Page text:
Guest More than 1 year ago
I really loved this book because it was very inspiring. Maya lets us know that we can achieve anything if you put your mind in to it. This book was very inspirational.
wamser on LibraryThing More than 1 year ago
Good basic story-telling, but lacking in depth.
andersonden on LibraryThing More than 1 year ago
This book was very engaging. It's an autobiographical account of Maya Angelou's life from late adolescence through her early 30's (the time her son was growing up). She has led a very interesting life and it made for some exciting and gripping reading. Also, because she is a poet she tends to choose her words very carefully and mindfully.
LJT on LibraryThing More than 1 year ago
I've loved Maya Angelous's previous autobiographies. I enjoy her poetry and greatly admire her achievements. This book I did not enjoy as much because I found that one of my heroines has element of racism that is truly unfortunate, though, perhaps, understandable.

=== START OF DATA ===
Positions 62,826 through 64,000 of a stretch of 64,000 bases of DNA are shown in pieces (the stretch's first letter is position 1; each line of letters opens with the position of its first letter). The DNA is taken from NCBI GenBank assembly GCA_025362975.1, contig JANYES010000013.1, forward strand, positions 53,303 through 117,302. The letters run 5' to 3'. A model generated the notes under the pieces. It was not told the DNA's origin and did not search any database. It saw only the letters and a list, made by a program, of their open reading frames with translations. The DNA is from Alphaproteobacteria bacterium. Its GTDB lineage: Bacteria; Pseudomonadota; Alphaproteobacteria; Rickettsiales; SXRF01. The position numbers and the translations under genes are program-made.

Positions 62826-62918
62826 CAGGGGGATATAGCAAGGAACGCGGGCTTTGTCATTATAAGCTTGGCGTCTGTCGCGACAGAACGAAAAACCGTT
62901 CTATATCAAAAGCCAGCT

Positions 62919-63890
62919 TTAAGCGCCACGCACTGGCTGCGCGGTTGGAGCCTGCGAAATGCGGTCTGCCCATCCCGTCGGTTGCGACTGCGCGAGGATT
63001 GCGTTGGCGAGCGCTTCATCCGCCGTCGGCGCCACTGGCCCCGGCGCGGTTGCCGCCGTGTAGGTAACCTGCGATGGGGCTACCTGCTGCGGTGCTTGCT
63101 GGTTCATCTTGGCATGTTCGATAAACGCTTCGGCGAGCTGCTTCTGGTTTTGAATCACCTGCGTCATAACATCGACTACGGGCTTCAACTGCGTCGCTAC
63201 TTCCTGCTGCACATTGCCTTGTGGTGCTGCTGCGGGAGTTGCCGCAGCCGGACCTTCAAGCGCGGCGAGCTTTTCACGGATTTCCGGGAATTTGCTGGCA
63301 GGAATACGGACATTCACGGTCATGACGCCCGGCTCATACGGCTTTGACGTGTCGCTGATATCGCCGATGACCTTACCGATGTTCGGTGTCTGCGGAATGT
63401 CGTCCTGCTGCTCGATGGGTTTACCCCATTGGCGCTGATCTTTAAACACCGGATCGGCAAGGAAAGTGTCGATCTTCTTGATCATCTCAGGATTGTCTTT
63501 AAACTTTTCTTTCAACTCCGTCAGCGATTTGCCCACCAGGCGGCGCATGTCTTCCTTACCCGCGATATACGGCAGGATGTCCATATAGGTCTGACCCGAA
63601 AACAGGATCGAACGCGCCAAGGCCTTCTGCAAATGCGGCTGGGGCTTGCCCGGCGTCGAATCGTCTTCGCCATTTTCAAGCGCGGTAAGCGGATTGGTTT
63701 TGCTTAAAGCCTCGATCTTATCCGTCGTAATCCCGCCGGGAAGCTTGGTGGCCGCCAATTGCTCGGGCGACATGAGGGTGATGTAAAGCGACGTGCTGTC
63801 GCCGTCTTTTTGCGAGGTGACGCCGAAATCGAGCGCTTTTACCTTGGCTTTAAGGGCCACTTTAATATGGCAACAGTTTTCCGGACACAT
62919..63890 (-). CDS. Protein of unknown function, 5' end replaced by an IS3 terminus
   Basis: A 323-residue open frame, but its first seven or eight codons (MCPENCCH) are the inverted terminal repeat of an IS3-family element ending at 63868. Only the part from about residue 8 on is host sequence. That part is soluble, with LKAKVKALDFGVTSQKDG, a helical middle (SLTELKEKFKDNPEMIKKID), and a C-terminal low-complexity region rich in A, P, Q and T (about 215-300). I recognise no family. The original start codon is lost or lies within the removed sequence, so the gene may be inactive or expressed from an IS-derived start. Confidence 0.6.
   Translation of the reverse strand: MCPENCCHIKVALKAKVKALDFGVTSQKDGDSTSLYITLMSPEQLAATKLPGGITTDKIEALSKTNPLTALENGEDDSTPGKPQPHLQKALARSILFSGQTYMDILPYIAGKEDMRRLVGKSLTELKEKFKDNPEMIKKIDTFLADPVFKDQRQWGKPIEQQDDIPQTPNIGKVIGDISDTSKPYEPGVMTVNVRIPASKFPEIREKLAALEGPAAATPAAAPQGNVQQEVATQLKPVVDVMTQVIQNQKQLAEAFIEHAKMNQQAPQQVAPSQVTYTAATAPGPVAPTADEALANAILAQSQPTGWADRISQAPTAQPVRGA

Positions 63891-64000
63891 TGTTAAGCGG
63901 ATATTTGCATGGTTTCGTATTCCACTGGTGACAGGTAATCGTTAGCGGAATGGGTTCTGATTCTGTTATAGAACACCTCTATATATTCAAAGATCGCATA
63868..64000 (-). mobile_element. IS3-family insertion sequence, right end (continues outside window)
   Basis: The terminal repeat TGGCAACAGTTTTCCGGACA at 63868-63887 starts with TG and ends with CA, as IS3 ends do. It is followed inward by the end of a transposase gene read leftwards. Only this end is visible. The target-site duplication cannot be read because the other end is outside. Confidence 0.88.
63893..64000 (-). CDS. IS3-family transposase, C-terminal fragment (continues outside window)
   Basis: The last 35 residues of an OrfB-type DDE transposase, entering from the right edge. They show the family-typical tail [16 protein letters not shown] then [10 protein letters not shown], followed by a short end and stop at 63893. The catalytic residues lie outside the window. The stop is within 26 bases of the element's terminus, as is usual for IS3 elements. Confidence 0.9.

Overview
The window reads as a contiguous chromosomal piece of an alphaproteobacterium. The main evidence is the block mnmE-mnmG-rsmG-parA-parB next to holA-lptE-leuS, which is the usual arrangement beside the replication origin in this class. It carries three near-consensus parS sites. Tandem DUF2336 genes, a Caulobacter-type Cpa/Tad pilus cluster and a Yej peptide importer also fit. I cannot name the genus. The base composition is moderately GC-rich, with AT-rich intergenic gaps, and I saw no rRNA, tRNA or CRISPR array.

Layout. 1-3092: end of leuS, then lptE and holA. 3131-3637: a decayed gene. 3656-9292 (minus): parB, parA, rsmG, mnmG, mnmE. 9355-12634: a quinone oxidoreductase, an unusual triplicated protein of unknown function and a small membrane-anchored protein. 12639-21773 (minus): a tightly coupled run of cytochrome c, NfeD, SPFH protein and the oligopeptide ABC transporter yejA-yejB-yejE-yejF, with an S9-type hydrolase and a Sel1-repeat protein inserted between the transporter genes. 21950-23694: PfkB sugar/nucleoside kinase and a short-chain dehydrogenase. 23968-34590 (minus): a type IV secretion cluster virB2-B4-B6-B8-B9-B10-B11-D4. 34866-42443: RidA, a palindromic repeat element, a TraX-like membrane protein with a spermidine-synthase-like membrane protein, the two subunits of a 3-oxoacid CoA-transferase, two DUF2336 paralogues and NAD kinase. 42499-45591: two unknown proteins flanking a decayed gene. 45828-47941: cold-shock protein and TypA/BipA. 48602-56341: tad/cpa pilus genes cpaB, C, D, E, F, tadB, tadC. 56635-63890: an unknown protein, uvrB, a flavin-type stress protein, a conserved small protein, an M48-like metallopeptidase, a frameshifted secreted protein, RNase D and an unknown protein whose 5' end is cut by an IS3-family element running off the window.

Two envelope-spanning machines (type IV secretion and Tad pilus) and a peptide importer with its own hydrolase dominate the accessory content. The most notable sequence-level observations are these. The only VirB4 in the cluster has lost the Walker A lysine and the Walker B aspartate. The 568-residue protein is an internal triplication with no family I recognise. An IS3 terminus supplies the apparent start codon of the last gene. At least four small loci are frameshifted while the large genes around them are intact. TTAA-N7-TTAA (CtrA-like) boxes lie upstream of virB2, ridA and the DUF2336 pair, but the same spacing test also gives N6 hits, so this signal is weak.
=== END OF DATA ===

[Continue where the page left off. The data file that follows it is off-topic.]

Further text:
earthfriendly on LibraryThing More than 1 year ago
Just finished this book and thought it was great, but I wouldn't read it unless you've already read the previous three.
eargent on LibraryThing More than 1 year ago
A book that follows another Chapter of Maya Angelou's life. I enjoyed this one but not as much as the "Caged Bird".
Anonymous More than 1 year ago
Great read, everything written by Maya Angelou makes you want to stand for something. Let others know see your strength.
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Until I read it all! Grrreeeaaat!!! Ms Lisa, BIG Angelou fan.